Europeans brought their caste system into India

By:Surinder Jain, 2nd July 2018.

It is known what the word caste used so commonly in India comes from ‘casta’ in Portuguese. In Spanish America (and many other places), racial categories were formal legal classifications. Racial categories had legal and social consequences, since racial status was an organizing principle of Spanish colonial rule.

The system of castas was more than socio-racial classification. It had an effect on every aspect of life, including economics and taxation. Both the Spanish colonial state and the Church required more tax and tribute payments from those of lower socio-racial categories.[1][2]

Spanish ideas about purity of blood (which historically also related to its reconquest of Spain from the Moors), the colonists established a caste system in Latin America by which a person’s socio-economic status generally correlated with race or racial mix in the known family background, or simply on phenotype (physical appearance) if the family background was unknown.

Other methods of categorization were based on the degree of acculturation to Hispanic culture, which distinguished between gente de razón (Hispanics, literally, “people of reason”) and gente sin razón (non-acculturated natives), concurrently existed and supported the idea of the racial classification system. Castas is a Spanish word that is used in New Mexico history to describe pueblo people and New Mexicans. During the seventeenth and eighteenth centuries, European elites created a complex hierarchical system of race classification.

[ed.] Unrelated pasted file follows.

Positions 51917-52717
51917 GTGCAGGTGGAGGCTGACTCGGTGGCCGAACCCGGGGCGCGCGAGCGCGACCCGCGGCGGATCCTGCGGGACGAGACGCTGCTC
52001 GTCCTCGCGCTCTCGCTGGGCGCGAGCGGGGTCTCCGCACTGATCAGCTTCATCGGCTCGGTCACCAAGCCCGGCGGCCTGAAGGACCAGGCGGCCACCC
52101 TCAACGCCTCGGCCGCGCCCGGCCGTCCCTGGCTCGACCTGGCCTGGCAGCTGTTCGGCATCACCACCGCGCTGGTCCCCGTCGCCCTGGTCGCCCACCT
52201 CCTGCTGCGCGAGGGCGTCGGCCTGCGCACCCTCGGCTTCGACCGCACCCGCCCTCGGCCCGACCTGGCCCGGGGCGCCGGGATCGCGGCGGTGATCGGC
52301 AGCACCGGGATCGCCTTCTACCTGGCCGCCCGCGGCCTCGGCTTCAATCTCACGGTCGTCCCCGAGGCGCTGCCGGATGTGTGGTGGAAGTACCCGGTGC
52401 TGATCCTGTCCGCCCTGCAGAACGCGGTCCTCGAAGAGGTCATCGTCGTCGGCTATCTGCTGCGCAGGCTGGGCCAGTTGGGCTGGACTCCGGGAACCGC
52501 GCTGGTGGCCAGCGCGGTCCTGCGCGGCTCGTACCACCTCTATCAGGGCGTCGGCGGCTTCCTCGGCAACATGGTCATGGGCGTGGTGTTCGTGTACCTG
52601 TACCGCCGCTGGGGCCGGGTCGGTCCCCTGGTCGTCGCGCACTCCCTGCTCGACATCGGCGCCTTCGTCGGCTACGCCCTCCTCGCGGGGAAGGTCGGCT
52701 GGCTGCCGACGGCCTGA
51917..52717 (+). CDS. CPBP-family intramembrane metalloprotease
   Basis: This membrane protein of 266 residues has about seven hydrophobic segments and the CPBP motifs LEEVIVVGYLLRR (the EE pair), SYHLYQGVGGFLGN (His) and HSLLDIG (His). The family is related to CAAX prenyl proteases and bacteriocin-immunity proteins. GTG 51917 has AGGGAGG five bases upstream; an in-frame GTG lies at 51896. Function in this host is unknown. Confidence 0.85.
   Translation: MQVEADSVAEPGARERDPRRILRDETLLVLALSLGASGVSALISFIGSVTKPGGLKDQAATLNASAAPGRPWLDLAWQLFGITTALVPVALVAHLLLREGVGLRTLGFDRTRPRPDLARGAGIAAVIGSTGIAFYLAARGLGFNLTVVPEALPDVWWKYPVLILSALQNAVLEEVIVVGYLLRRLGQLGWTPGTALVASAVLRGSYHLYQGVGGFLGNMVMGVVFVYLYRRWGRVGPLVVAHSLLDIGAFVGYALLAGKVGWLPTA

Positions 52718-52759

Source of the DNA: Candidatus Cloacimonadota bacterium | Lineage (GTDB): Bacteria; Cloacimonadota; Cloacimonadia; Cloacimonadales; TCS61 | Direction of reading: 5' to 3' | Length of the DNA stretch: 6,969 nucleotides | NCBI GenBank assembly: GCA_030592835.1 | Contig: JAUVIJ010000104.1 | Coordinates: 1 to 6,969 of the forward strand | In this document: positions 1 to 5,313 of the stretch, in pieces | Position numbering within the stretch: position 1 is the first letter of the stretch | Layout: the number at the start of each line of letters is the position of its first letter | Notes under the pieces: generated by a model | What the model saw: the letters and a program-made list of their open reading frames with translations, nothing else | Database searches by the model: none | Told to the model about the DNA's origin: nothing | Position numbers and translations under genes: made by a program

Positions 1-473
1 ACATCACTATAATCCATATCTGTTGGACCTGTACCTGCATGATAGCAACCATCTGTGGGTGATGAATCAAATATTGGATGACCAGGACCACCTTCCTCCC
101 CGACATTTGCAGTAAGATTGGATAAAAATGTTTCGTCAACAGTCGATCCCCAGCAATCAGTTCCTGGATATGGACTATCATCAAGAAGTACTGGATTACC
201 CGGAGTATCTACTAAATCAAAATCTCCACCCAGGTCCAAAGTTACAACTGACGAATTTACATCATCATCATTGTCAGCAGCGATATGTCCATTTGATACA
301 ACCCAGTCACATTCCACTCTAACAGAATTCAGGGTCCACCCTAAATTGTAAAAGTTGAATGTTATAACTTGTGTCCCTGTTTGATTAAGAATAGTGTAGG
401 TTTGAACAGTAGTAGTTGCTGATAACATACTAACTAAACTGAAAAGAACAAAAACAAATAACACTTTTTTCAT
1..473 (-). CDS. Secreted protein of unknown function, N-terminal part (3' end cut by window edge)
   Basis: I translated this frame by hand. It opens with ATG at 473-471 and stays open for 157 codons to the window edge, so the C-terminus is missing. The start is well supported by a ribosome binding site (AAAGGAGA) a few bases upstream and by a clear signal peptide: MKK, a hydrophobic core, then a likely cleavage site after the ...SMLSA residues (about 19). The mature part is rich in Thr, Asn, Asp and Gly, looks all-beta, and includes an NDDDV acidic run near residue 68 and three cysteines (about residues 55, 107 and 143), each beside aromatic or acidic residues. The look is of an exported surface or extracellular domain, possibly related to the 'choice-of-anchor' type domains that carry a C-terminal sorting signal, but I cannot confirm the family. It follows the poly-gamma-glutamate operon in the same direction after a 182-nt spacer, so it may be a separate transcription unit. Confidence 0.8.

Cagots (a minority found in the west of France and northern Spain) were forced to use a side entrance to churches, often an intentionally low one to force Cagots to bow and remind them of their subservient status.[10] This practice, done for cultural rather than religious reasons, did not change even between Catholic and Huguenot areas. They had their own holy water fonts set aside for Cagots, and touching the normal font was strictly forbidden.[11] These restrictions were taken seriously; in the 18th century, a wealthy Cagot had his hand cut off and nailed to the church door for daring to touch the font reserved for “clean” citizens.[12]

Holy water font for Cagots in Oloron cathedral, Béarn

Cagots were expected to slip into churches quietly and congregate in the worst seats. They received the host in communion only at the end of a stick. Many Bretons believed that Cagots bled from their navel on Good Friday.[7]

 

A page from the manuscript Seventy-two Specimens of Castes in India, which consists of 72 full-color hand-painted images of men and women of various religions, occupations and ethnic groups found in Madura, India in 1837, which confirms the popular perception and nature of caste as Jati, before the British made it applicable only to Hindus grouped under the varna categories from the 1901 census onwards.

It is this system of “casta” that was applied by the British in India to classify Indian society into castes and then mistakenly assumed a caste (jati) to be a part of the four varnas.

(credit:wikipedia)

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